Moving to the next quardant, we have the person who loves wealth and reputation, but they have an interest in other people. They will build relationships and give of their time. But they use people to make themselves look good and are always lookingfor the photo-op…
And we sense the hollowness in their attention. Carol King described these people well when she sang, “You’re so vain, I bet you think this song is about you, don’t you!” We like their attentions, but we don’t trust these people.
The person in the lower right quadrant safeguards his time and chooses his associations carefully, but he is generous with possessions. But he doesn’t want to be personally involved. His distance and his sense of superiority comes across paternalistic, and breeds resentment. He does not know the intimacy of carrying another’s burdens and accepting others into his life.
This man likely attends the biggest and best church in town, and donates money freely; but not, time. Like waging war, waging Love also exacts a great cost, involves great sacrifice, and requires every bit as great a courage. Few are willing to follow this less travelled path, preferring a safe distance from the rabble.
The person in the upper right quadrant has moved forward in becoming selfless with her time and with her money. She knows and is known by the store clerks, the neighbors, and the corner beggar. Her kindnesses enrich many. She is busy, but always interruptible. She has little, but only the poor have enough to give.
Do you see friends and acquaintenances somewhere on this grid? Do you see yourself? Do you weigh everything with how it will make you look, how it will satisfy your desires, how safe you will be? Do you imagine slights, and worry over the opinions others have of you? Or, are you free?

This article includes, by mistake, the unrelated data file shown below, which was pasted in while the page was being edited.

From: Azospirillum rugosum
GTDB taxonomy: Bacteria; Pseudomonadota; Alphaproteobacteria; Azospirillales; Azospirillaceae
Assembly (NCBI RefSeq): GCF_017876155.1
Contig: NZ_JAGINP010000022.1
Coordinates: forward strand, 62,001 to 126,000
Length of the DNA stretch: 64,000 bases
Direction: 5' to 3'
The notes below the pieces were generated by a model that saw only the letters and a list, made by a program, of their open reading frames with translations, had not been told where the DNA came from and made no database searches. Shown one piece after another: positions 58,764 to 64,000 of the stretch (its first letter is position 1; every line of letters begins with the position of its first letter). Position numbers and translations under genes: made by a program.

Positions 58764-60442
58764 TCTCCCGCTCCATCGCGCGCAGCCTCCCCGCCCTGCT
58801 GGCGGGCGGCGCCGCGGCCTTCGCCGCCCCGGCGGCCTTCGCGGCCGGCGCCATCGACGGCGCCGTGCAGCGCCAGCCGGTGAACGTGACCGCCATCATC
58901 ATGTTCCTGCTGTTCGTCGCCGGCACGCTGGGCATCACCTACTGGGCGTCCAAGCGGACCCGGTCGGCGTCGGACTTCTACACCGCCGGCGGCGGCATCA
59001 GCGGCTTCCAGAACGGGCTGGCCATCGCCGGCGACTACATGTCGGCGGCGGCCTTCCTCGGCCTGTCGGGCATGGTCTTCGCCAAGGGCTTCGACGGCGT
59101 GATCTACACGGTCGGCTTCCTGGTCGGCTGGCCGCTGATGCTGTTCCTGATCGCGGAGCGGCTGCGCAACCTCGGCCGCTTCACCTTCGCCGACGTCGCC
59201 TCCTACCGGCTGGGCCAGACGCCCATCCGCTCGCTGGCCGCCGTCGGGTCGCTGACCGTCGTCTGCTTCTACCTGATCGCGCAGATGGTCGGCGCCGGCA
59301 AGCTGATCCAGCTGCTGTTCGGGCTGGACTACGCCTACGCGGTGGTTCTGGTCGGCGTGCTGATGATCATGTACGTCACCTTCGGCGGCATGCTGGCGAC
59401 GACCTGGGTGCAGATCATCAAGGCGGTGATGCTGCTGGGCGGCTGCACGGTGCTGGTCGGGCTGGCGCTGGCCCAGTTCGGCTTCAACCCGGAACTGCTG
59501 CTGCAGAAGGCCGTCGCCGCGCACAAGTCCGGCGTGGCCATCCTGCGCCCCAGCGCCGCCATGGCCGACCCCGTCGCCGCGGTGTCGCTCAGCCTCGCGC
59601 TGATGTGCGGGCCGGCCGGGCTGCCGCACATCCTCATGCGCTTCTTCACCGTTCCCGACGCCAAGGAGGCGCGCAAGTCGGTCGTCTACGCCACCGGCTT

Everyone here gets a checkup every day. We’ve all been here. And, while our justifiable hostility towards stupid drivers (ahem, hardly an enemy) is “normal” and their fault, our anger may cause an accident. We could kill ourselves; we might kill that driver. Or a child. A teenager. A mom, a dad. Innocent passengers or bystanders.
In all forms of war, besides the damage to the combatants, there are collateral damages to the innocent. War does not bring peace, does not heal differences, does not make a better world. And don’t think that you are safe and kind simply because you don’t go around as a “hater.” There are worse things than haters.
Looking the other way is safe; it is also cowardly and destructive. It not only withholds the good that we could do, it also dehumanizes the person we refuse to see. It was people just like you and me that herded men, women and children to their deaths in Auschwitz and Dachau, in Serbia and Somalia, and among aboriginal peoples all over the world.
The Air Force’s Strategic Air Command—with their nuclear armed, long range bombers—has as their slogan, Peace is our profession,” and they are correct. Peace requires the preparation and will to go to war. More than pursuing peace, more than withholding hate, I am inviting you to take the dangerous but promising path of actively waging love, every day, with everyone.